QUEBEC — There’s little doubt in Emilie Dubois’ own mind about her ability to speak French — after all, it’s her native tongue.
But the Quebec government doesn’t see Dubois’ bona fides the way she does, having denied her permanent residency in the province because part of her PhD thesis was written in English.
“The first letter said you are not proving you know how to speak French because your thesis is considered to be written in English,” Dubois, a Quebec City-based scientific graphic designer, said in an interview.
Dubois, who completed her doctorate at Universite Laval in January 2018, said one out of five chapters of her thesis on cellular and molecular biology was in English because it was based on a published English article in a scientific journal.
I told them, "I don’t understand, I’m French, I’ve been speaking French since my childhood ... so it’s nonsense you’re telling me I don’t speak French."Emilie Dubois
That was enough for the government to rule her level of French wasn’t sufficient to obtain a selection certificate under the Quebec experience program, noting in a letter she didn’t complete her study entirely in French.
In place since 2010, the popular program allows foreign students with a qualifying diploma or people with work experience in the province to receive an expedited selection certificate, fast-tracking residency and making it possible to stay.
Flabbergasted by the response, Dubois contacted the government herself.
“I told them, ‘I don’t understand, I’m French, I’ve been speaking French since my childhood ... so it’s nonsense you’re telling me I don’t speak French,’” she said.
Dubois said she did a French test recognized by the ministry and sent the results by registered mail.
But later in the spring, she got a letter from the government maintaining its decision.
Dubois, 31, has lived in Quebec for the past eight years, completing her PhD in January 2018.
She came from France in February 2012 to do her doctorate at the university in Quebec City.
“I came with a rough idea. I didn’t know what I wanted to do so it was very much under construction as a life project,” Dubois said. “It came together as I went.”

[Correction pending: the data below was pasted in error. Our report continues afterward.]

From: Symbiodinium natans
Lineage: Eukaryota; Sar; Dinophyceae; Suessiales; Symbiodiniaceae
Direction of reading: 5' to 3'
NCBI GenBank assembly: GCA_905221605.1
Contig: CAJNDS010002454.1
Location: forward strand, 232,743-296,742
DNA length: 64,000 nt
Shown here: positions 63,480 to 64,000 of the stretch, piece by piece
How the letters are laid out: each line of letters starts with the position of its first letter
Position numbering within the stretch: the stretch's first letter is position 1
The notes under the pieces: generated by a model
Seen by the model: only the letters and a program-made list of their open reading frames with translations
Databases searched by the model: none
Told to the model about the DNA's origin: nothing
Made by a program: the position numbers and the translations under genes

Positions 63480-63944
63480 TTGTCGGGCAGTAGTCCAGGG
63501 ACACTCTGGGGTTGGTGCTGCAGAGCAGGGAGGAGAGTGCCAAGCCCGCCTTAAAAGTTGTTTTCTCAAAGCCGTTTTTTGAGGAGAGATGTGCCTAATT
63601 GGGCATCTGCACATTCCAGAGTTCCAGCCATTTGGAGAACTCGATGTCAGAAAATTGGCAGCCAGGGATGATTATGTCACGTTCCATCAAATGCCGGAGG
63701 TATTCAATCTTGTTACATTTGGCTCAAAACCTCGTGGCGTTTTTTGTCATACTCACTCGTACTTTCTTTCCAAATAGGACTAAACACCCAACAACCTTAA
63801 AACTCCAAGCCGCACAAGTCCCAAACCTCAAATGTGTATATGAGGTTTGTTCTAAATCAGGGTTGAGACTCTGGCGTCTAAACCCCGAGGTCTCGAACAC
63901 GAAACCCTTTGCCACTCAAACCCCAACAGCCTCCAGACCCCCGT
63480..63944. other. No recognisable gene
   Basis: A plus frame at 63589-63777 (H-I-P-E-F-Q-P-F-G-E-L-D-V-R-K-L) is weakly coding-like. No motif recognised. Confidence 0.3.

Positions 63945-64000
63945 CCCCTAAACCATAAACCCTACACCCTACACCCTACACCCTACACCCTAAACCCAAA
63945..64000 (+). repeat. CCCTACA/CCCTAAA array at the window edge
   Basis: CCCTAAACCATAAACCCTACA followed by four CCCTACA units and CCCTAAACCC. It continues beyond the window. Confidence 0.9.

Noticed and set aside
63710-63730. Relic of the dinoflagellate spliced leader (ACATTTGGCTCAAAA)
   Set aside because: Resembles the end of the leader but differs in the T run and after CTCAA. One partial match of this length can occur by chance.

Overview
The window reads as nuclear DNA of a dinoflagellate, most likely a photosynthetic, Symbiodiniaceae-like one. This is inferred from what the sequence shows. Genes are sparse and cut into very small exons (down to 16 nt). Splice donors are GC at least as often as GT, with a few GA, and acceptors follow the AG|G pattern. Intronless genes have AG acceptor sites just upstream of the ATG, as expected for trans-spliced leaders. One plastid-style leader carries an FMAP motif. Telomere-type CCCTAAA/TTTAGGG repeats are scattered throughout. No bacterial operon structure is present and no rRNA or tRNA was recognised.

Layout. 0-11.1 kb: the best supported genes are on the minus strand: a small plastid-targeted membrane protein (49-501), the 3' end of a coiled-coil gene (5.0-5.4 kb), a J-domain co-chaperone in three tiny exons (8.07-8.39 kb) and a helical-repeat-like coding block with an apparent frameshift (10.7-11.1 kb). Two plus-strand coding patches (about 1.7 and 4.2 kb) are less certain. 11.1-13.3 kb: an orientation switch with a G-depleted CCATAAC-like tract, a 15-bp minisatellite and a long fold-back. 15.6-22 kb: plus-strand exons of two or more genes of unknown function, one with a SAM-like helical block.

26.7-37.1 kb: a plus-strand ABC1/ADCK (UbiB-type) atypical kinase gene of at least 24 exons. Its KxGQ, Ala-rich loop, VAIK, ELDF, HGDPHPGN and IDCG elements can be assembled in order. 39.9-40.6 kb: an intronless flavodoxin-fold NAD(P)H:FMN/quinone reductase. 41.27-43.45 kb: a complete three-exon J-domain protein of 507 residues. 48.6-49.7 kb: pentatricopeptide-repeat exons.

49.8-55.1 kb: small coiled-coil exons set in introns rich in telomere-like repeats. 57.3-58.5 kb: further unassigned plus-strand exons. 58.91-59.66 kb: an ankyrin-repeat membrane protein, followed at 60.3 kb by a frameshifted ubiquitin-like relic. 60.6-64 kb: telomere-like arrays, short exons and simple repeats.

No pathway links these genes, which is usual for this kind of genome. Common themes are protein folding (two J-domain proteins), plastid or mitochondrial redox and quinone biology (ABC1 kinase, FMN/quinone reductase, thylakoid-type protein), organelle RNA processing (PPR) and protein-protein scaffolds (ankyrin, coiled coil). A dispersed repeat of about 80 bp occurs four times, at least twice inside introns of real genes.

Dubois said she hasn’t received any clear responses since her story was made public this week, first reported by Radio-Canada.
Her local member of the national assembly, Catherine Dorion, said she’d help Dubois get some clear answers. The member of the Quebec solidaire said she had been in contact with someone from the Coalition Avenir Quebec government.
Work-permit expires soon
Self-employed with her own company working freelance, Dubois said she’s considered finding a job with a company in order to reapply, but hasn’t found one that fits the criteria set out by the province’s Immigration Department.
Her three-year work permit expires in March 2021.
“So I still have time, that’s why I’m trying to look at my options,” Dubois said.
In response to criticism on social media about the decision, a member of the Coalition Avenir Quebec government tweeted they were examining the case.
Dubois wants to stay in Quebec City where she has a partner who has received the legal right to stay — along with a Quebec-born pup.
“I’ll trust in humanity and hope it’ll be resolved,” Dubois said.
“I keep the faith because I really love my job and I’m convinced it’ll be resolved.”
This report by The Canadian Press was first published Nov. 7, 2019.
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